43 F.3d 1480
UNITED STATES of America, Plaintiff-Appellee,
Shane Randy WATSON, Defendant-Appellant.
United States Court of Appeals, Ninth Circuit.
Submitted Dec. 6, 1994.*
Decided Dec. 14, 1994.
NOTICE: Ninth Circuit Rule 36-3 provides that dispositions other than opinions or orders designated for publication are not precedential and should not be cited except when relevant under the doctrines of law of the case, res judicata, or collateral estoppel.
Before: D.W. NELSON, HALL and TROTT, Circuit Judges.
Shane Randy Watson appeals his sentence after pleading guilty to one count of bank robbery in violation of 18 U.S.C. Sec. 2113(a). He contends the district court erred when it failed to depart downward based upon a significantly overstated criminal history category, an extraordinary mental health condition and a history of severe childhood abuse. We dismiss for lack of jurisdiction.
So long as the sentencing court is aware of its authority to depart downward, this court lacks jurisdiction to review a district court's discretionary decision not to depart from the guidelines. United States v. Morales, 972 F.2d 1007, 1011 (9th Cir.1992), cert. denied, 113 S.Ct. 1665 (1993); see also United States v. Robinson, 958 F.2d 268, 272 (9th Cir.1992).
In a sentencing letter, counsel urged the court to depart downward on the same bases which Watson now raises on appeal. At sentencing, counsel offered the testimony of a psychiatric mental health nurse practitioner who testified to Watson's current physical and mental health problems. In the sentencing letter, counsel relied on United States v. Roe, 976 F.2d 1216, 1217 (9th Cir.1992) and argued that Watson's history of severe childhood abuse warranted a downward departure. In a sworn affidavit attached to the sentencing letter, Watson described the abuse but asked the court not to refer to the abuse in open court.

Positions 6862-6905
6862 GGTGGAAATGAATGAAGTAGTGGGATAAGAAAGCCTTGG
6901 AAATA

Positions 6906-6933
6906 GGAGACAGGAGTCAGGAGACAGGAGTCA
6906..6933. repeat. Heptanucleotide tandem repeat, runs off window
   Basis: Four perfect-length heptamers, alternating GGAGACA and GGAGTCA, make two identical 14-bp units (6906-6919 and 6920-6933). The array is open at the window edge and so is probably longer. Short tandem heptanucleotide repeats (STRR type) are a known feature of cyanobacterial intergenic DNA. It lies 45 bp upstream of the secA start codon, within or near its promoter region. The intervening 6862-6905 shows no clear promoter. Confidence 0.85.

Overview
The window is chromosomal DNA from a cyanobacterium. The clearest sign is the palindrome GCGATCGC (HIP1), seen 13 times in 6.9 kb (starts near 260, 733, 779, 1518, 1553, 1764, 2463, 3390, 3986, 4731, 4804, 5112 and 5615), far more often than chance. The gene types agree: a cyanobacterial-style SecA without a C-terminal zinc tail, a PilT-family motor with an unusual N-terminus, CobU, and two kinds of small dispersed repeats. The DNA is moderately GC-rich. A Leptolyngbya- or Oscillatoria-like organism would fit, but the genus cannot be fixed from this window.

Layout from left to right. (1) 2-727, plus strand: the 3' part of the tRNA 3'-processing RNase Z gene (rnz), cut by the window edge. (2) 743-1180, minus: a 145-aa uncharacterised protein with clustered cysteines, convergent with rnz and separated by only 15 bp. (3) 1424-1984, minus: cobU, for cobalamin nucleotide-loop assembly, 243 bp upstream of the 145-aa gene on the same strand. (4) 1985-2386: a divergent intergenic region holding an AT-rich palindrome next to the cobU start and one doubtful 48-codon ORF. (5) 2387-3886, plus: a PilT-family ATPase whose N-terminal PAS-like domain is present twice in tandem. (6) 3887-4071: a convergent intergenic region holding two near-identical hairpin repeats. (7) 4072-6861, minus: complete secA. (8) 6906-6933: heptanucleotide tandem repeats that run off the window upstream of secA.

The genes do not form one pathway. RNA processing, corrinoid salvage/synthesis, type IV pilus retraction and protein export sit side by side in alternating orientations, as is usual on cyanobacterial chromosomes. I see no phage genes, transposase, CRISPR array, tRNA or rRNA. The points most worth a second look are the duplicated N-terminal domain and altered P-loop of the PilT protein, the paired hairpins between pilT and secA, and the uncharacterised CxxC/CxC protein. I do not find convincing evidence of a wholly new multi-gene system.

At the May 9, 1994 sentencing hearing, the district court stated that it had considered "the materials submitted," but had decided not to exercise its discretion to depart downward based upon Watson's mental and physical problems. In its May 10, 1994 Findings of Fact Order, the district court declined to depart on the basis of Watson's mental and physical problems or on the grounds that Watson's criminal history was significantly overstated. At sentencing and in its Findings of Fact Order, the district court recommended to the Bureau of Prisons that Watson's period of incarceration should be served in a federal medical facility so that Watson's mental and physical problems could be treated.
Watson insists that the district court's statement, in its May 10, 1994 Findings of Fact Order, that it "found no bases for departure" indicates that the district court was not aware of its authority to depart. We disagree. Watson has isolated the statement and taken it out of context. Reading as a whole the transcript of the May 9, 1994 sentencing hearing and the court's order of May 10, 1994, it is apparent that the sentencing court was aware of its authority to depart on each of the grounds offered by Watson but declined to exercise its discretion to do so. Because a district court's discretionary refusal to depart downward is not subject to review, we dismiss Watson's appeal for lack of jurisdiction. See Morales, 972 F.2d at 1011; Robinson, 958 F.2d at 272.